LG and Panasonic will be adding Skype service to their internet-connected high-definition TVs, the popular web-telephone company announced today. The television companies are set to debut their new models on Wednesday, the day before the Consumer Electronics Show kicks off in Las Vegas.
Skype-to-Skype voice and video calls will be free, while video calls will require a webcam that is specially designed for the new televisions, with a price tag between $100 to $200. The webcam lets multiple users take part in a video conference and will be flexible enough to work in a living room setting, where the distance between the TV and user may vary. Embedded webcams, along with built-in WiFi and microphones, will likely become standard features if the new service strikes a chord with consumers.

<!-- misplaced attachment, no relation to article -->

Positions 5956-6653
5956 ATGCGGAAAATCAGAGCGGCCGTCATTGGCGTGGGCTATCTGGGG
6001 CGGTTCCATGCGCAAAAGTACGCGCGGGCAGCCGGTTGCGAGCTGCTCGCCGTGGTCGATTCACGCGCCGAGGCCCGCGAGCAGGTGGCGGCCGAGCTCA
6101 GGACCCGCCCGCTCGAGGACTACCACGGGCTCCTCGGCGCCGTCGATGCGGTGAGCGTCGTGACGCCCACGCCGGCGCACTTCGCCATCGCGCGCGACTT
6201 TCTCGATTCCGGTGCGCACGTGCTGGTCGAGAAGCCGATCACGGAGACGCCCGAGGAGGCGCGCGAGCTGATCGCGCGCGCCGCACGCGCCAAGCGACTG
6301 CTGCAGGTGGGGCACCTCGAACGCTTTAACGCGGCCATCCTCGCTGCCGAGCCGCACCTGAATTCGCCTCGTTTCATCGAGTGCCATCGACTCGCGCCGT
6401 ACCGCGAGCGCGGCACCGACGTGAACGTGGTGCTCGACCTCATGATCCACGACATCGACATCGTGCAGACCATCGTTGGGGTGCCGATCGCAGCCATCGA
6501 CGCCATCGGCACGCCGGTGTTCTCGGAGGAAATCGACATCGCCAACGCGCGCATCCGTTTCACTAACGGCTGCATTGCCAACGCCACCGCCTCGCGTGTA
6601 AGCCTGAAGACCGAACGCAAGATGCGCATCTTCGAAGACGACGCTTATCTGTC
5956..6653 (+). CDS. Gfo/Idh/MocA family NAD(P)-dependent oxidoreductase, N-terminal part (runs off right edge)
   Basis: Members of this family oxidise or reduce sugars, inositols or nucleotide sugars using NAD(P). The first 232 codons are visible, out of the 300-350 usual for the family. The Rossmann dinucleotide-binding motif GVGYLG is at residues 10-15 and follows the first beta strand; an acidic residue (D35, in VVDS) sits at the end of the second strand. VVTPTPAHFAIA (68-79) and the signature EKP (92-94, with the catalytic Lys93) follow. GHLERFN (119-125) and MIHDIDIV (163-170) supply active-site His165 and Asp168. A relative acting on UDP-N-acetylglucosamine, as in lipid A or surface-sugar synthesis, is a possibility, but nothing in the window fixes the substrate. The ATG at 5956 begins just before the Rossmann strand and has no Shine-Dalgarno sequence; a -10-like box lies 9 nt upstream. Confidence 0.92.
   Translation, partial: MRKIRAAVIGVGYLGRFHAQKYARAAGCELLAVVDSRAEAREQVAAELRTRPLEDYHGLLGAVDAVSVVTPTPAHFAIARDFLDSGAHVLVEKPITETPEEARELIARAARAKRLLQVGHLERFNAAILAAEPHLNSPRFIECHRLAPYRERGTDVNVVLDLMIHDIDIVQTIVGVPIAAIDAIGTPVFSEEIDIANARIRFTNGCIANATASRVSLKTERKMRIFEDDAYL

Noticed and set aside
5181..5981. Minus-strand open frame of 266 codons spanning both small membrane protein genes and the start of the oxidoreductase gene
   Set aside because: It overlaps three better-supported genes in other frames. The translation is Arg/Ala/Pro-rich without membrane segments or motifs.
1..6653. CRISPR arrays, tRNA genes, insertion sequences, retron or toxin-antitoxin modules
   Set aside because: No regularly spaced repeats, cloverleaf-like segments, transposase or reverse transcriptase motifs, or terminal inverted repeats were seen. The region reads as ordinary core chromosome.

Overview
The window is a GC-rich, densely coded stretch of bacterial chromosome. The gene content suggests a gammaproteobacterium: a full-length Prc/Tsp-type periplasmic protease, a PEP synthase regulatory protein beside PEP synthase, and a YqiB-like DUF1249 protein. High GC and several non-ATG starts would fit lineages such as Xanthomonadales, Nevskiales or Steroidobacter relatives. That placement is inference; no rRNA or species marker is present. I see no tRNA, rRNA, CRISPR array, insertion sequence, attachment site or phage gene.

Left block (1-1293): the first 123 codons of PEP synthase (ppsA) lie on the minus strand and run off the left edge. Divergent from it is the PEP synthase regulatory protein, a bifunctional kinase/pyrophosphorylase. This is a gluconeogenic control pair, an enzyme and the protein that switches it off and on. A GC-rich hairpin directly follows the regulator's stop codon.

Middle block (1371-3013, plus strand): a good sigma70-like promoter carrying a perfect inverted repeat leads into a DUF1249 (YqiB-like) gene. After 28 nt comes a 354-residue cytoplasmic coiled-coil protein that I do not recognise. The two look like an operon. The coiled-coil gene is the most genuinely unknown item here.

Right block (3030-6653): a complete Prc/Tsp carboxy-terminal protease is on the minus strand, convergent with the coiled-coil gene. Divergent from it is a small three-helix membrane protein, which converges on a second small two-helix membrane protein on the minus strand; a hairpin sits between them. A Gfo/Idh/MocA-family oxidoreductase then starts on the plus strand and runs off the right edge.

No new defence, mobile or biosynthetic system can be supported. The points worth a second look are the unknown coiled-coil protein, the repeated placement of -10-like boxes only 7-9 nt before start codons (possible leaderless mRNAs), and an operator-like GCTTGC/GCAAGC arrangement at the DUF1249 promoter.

Already, Skype claims that 30 percent of its calls include video, with the figure jumping to 50 percent during the holidays. Making the move to television is clearly intended to leverage this trend, while also catching the upcoming wave of internet-enabled TVs. As Skype’s CEO Josh Silverman put it, “TVs will no longer be just the center of people’s entertainment experience, but have the potential to be the center of people’s communications experience.”
Information Week has a little more detail about specific models, at least for Panasonic: “The Skype service is planned for Panasonics VT and G series TVs in the U.S. and LG is planning to embed the Skype service in a broad range of its high definition sets.”
In a related move, Skype announced that it will upgrade the resolution of video calls to accommodate 720p HD, enabling high-definition video conferencing for both personal computers and televisions. High-definition webcams certified for use with Skype will also be unveiled this year at CES.
Top quality video conferencing has become much more popular in the business world in the last year, with so-called telepresence services provided by big players like Cisco, Polycom, and others. Skype, already perceived to be the cheap and easy alternative to these offerings, now seems poised to bring high-def conferencing into the mainstream.